Non-emergency children’s operations have resumed at Boston’s Pilgrim Hospital following a successful drive to hire more nurses – but services still remain at risk.
There is now enough staff to run 12 of the 19 beds at the inpatient children’s ward but health bosses still need to recruit more doctors to keep the services open.
A spokesman said: “ULHT now has enough nurses to safely staff up to 12 children’s inpatient beds from a nursing perspective.
“The numbers of beds will flex up and down depending on the nurses available. This means that we can now carry out planned surgery on children at Pilgrim.”
Despite the recruitment of nurses, there are still fears the children’s ward could temporarily close due to ongoing staffing issues.
The issue is set to be decided at a board meeting of United Lincolnshire NHS Trust on Friday, May 25 who are considering four options over the future of children’s services at Pilgrim.
The agenda for the meeting states there are “significant challenges” faced by the neonatal and maternity services and emergency service.
It states: “The acute service is compromised within the middle grade doctors’ rota and the consequence of not being able to provide a safe, quality and consistent rota, which will effect the provision of the children and young people’s, neonatal and maternity services at the Pilgrim Hospital site, Boston.”
The board is set to agree to implement option one to “maintain current services” but the paper states that “this is reliant on finding additional multi-professional staff from agency to cover paediatric service”.
However, the trust concedes there are safety fears over completely relying on temporary locum doctors to fill the middle grade doctors’ rota.
The agenda states: “Following advice we are currently unable to identify nationally that a middle grade tier run solely by locums is safe and whether it could carry a bigger risk and therefore need to seek assurance as to whether it is safe to do so.”
Board members are also set to agree to work on option three – to temporarily close paediatric inpatient services at Pilgrim from July 31 – if option one fails.
The third option could also involve child emergency cases being redirected to the nearest emergency department, and from August 31, the temporary closure of consultant-led obstetrics and neonatology at Pilgrim until the staffing gaps could be addressed.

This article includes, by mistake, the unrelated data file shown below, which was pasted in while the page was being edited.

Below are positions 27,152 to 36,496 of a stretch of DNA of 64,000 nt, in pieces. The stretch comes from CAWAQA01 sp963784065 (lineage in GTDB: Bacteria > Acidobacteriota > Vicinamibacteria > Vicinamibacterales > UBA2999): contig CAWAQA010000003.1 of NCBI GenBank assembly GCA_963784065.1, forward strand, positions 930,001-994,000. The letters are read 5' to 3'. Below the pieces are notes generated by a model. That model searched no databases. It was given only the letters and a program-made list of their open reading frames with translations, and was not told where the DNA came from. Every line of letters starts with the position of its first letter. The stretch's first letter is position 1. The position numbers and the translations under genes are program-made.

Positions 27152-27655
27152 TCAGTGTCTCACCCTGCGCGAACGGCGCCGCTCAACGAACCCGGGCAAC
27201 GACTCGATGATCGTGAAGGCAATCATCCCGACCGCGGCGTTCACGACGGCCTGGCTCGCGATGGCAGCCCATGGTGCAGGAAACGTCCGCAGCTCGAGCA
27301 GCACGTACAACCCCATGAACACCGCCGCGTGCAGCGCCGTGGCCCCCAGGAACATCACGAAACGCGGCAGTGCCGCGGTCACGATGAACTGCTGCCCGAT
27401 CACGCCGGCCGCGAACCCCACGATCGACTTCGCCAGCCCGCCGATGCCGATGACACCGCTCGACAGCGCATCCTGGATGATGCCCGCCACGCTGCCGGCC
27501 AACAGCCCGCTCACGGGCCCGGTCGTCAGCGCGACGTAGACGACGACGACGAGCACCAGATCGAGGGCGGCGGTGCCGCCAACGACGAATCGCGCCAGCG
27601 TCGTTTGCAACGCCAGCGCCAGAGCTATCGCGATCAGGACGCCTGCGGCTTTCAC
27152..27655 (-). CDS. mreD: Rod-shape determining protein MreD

Non-problematic births would continue at Boston under the leadership of midwives but more complicated births would be sent to Lincoln under a consultant.
Alison Marriott, who recently gave birth at Pilgrim, welcomed news that routine ops can now proceed but was concerned about the future.
She posted on Facebook: “Seems good on the face of it, but looking at the report to be presented to the ULHT board on Friday, maternity, children’s ward and neonatal still very much at risk after July as well as A&E for children arriving by ambulance or referred from their GP.“
Campaigner Rachel Bray wrote: “It’s a step in the right direction, but we want all beds reinstated with full services maintained, so we keep going.”
1: Maintain current services at Pilgrim Hospital, which is reliant on finding additional multi-professional staff from agencies to cover childrens’, maternity and neonatal services and getting the right balance between substantive and temporary staff.
2: Temporary closure of the childrens’ inpatient ward at Pilgrim with effect from June 4 – providing additional staffing cannot be secured.
Temporary redirection of paediatric emergencies transported by ambulance. Increase gestational age for delivery within the high risk birthing unit from 30 weeks to 34 weeks.
3: Temporary closure of the paediatric inpatient services at Pilgrim with effect from June 4. Temporary redirection of paediatric emergencies. Retaining consultant-led obstetrics and neonatology at Pilgrim until July 1 when medical staffing reduces beyond the ability to support neonatology. From July 1 temporary closure of consultant-led obstetrics and neonatology at Pilgrim until the staffing gaps can be addressed. Establish midwifery-led birthing unit at Pilgrim Hospital and a co-located midwifery led birthing unit at the Lincoln Hospital to facilitate increased activity on the consultant-led unit.
4: Maintain current paediatric in-patient services, consultant-led obstetrics and neonatology services at Pilgrim and Lincoln Hospitals with a temporary transfer of staff. Stop all paediatric impatient and day case elective at both Pilgrim and Lincoln. Stop all general paediatric outpatient appointments.